Second draft - JavaScript Library for Behance Integration

This post is more than 2 years old.

Yesterday I blogged an example of using the Behance API via JavaScript. In the first draft of my demo I built in basic support to get projects for a user. While this worked fine, it put the onus of displaying those projects on the coder, and for folks who may not be good with JavaScript, I wanted to provide a simpler solution.

With that in mind, I've added a new method to the API: renderProjects. Given a username, a place to put crap, and a template div (more on that in a second), it will handle fetching and rendering the projects for you. Here is an example of the front end HTML:

<!doctype html>
<html lang="en">
		.project {
			background-color: rgba(7, 219, 64, 0.72);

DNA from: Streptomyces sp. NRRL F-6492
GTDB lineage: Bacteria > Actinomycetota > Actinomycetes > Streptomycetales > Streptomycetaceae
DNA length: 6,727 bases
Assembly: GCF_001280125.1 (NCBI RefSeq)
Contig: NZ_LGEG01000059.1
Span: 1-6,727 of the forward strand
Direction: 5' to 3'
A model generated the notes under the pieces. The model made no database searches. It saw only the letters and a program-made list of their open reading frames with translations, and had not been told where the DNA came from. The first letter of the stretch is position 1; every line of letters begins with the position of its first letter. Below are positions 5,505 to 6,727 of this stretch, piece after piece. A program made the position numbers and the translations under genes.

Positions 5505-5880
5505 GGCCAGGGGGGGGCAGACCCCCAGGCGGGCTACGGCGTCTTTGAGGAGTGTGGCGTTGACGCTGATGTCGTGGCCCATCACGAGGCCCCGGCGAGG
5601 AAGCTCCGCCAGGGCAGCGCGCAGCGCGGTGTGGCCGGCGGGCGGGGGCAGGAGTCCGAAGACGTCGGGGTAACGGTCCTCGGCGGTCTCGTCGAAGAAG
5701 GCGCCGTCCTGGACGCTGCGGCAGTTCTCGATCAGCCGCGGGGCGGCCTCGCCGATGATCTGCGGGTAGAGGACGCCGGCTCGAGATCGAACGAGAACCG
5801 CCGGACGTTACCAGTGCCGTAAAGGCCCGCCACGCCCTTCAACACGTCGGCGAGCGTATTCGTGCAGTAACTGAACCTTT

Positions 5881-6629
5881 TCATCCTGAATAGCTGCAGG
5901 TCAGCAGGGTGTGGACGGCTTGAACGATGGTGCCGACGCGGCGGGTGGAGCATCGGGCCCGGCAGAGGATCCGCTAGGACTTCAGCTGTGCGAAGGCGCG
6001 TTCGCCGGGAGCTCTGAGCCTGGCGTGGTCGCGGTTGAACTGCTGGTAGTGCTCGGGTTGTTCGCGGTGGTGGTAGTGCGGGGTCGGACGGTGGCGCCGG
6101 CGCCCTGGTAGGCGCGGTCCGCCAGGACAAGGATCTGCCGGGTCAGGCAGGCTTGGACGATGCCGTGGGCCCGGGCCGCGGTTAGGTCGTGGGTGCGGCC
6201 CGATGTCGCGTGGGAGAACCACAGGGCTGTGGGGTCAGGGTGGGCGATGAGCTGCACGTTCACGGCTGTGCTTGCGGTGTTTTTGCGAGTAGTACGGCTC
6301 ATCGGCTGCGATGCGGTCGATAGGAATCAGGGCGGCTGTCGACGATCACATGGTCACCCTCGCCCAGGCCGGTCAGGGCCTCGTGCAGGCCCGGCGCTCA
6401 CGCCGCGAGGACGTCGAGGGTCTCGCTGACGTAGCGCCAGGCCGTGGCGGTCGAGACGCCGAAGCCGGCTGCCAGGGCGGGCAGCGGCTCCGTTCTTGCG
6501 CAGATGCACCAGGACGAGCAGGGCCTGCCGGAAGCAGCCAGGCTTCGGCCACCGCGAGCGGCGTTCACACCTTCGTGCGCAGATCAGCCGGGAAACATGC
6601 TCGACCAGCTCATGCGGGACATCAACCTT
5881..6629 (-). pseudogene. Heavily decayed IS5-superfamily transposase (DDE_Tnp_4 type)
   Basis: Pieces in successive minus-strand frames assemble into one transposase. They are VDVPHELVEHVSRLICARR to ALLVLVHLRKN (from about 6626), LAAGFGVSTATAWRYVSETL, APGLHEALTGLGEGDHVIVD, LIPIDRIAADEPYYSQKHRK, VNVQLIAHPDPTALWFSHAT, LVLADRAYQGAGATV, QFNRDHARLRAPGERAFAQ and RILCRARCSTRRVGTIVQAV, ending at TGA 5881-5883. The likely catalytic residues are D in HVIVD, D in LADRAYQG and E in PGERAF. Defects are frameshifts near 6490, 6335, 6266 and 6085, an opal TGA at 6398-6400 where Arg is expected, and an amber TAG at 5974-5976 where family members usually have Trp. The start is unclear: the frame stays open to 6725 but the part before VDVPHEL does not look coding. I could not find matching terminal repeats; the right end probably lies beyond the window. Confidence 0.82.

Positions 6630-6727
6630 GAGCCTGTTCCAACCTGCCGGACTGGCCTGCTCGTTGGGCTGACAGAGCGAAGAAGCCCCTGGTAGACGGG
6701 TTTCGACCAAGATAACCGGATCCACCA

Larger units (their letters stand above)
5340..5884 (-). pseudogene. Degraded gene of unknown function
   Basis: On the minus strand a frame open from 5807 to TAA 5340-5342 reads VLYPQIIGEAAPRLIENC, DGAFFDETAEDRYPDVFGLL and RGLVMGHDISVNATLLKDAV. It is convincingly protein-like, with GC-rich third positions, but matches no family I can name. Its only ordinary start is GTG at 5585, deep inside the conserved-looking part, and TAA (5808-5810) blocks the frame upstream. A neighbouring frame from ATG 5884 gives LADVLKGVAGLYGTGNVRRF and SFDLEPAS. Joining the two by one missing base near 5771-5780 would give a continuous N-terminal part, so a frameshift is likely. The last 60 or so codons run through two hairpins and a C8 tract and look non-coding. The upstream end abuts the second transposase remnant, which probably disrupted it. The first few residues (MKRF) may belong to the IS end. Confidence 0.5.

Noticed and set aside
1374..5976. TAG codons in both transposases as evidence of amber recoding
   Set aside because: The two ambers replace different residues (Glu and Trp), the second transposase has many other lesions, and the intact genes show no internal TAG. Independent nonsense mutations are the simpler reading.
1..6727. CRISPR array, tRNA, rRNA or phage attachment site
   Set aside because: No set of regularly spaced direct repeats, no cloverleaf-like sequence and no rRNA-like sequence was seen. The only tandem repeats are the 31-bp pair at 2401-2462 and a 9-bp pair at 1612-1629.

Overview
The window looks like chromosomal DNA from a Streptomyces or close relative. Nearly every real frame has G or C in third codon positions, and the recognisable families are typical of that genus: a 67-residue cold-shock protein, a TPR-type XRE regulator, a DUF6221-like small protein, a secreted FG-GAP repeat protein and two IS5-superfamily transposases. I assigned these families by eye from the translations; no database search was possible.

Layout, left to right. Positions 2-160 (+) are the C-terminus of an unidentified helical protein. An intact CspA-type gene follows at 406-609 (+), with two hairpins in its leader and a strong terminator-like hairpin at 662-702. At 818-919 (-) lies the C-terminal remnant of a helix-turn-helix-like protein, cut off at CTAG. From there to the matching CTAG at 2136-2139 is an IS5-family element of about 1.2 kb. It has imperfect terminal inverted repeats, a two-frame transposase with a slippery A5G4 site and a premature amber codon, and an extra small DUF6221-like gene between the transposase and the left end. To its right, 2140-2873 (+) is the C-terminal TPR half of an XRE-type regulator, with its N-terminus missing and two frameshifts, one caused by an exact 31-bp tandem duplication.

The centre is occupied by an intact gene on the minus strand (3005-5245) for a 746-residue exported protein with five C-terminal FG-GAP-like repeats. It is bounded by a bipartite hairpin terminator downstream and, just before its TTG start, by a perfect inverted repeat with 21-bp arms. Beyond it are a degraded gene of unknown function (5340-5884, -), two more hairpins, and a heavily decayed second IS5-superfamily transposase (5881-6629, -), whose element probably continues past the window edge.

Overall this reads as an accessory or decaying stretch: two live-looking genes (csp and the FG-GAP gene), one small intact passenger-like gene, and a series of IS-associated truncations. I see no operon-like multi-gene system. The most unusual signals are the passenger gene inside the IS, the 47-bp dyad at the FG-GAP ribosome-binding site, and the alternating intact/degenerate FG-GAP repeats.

width: 280px;
			float: left;
			margin: 0px 10px 10px 10px;
		<h1>My Projects</h1>
		<div id="projects">
		<script src="jquery-2.0.0.min.js"></script>
		<script src="behance_api.js"></script>
		<script src="demo2.js"></script>
		<script id="projectTemplate" type="text/x-behance-template">
		<div class="project">
		<h2><a href="{{url}}">{{name}}</a></h2>
		<i>Created: {{created}}</i><br/>
		<i>Fields: {{fields}}</i><br/>
		<i>Stats: Appreciations={{appreciations}}, Comments={{comments}}, Views={{views}}</i><br/>
		<img src="{{covers_230}}">


For the most part this is the same as yesterday's code, but notice the new script block at the bottom. You are allowed to build script blocks that contain stuff besides JavaScript. Handlebars.js makes use of this as well. The code within this block will not be displayed to the end user but can be picked up by JavaScript.

Inside the block I've put my considerable design skills to use to create a basic template for my projects. The values inside the squiggly brackets represent tokens that the JavaScript code will replace. The JavaScript for this template is much simpler now that the rendering is being done at the library level.

/* global $,console,document,behanceAPI */